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BIOGRAPHY - Professor Tonmoy Sharma MSc MRCPsych


Professor Tonmoy Sharma is Director of the Clinical Neurosciences Research Centre (CNRC) in Dartford, UK.

After qualifying as a physician in 1987 he trained at UCL and then at the Institute of Psychiatry in London where he was Senior Lecturer in Psychiatry. Before opening the independent CNRC in 2001, he headed the Section of Cognitive Psychopharmacology at the Institute of Psychiatry, London. Professor Sharma has held numerous clinical positions including Honorary Consultant Psychiatrist for the South London and Maudsley NHS Trust.

He is also currently the Medical Director of Sovereign Health plc, an organisation that specialises in Intensive Psychiatric Rehabilitation using computerised cognitive remediation techniques.

One of the leading researchers in Europe on psychosis, he has published over 150 papers and book chapters in the field of psychosis and schizophrenia. In addition, he has published four books in the last four years on cognition and brain imaging in schizophrenia as well as In your Right Mind (1999, Faber and Faber), with Dr Thomas Stuttaford, medical correspondent for the Times – a book about mental illness for lay people. A fifth book from Oxford University Press is due out next year. He is on the Editorial Boards of the Journal of Schizophrenia and Brain Research, and Schizophrenia Research.

Professor Sharma is on various advisory boards governing the development of antipsychotics. He is also a member of the Royal College of Psychiatrists' Changing Minds Campaign, a 5-year initiative to combat the stigma of schizophrenia.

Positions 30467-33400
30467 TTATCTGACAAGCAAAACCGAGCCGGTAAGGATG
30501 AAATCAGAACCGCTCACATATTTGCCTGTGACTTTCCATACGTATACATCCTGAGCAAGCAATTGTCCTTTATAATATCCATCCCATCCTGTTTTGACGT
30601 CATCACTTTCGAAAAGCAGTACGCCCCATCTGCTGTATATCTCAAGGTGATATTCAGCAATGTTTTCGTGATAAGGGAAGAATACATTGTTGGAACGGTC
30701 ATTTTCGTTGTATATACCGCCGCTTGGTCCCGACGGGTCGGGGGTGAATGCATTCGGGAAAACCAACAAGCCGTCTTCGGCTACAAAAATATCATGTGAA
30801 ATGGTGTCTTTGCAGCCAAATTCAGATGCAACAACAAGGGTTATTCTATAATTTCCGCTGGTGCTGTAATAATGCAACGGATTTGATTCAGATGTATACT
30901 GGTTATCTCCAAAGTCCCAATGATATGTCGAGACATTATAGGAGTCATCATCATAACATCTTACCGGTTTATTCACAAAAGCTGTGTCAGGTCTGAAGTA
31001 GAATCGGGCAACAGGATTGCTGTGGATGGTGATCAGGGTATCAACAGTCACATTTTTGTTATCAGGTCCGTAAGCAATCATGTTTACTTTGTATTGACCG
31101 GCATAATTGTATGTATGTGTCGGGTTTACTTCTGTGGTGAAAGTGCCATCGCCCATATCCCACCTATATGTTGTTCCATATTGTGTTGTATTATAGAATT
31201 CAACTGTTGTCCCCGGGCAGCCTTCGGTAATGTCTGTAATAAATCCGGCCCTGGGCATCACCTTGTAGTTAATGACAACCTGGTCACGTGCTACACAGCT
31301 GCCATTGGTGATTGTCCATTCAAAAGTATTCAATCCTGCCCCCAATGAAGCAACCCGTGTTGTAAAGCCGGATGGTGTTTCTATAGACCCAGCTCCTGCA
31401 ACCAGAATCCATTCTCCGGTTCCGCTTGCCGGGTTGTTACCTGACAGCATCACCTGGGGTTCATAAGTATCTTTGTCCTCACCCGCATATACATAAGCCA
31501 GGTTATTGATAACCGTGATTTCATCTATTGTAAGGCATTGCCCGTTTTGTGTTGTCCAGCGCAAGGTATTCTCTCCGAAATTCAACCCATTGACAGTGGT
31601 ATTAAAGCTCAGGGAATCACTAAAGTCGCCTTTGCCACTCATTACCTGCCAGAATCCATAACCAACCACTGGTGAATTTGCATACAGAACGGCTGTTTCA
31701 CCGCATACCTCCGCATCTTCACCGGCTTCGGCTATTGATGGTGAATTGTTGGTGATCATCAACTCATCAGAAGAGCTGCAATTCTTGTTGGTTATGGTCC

Professor Sharma’s research work has examined the relationship between brain and behaviour using a variety of surrogate markers including cognition, startle response,
eye movements and brain imaging techniques. His research team has examined
the relationship between psychological changes and changes in the brain
function during treatment of psychiatric disorders, especially schizophrenia.

His research group at the Institute of Psychiatry was the first to visualise the cognitive effects of second generation antipsychotics in schizophrenia using functional magnetic resonance imaging (fMRI) Thas now been expanded to cognitive enhancers in memory disorders and schizophrenia, His group was also the first to translate the animal model of schizophrenia using the startle response to a clinical setting and have demonstrated the effects of the newer antipsychotics using this model

Professor Sharma’s research team at the CNRC is currently investigating the relationship between cognition and functional outcome in schizophrenia, bipolar disorder and Alzheimer's disease. He has held several peer-reviewed grants for his research from a variety of sources including the Stanley Foundation, National Lotteries Charity Board and the Wellcome Trust as
well as commercial organisations.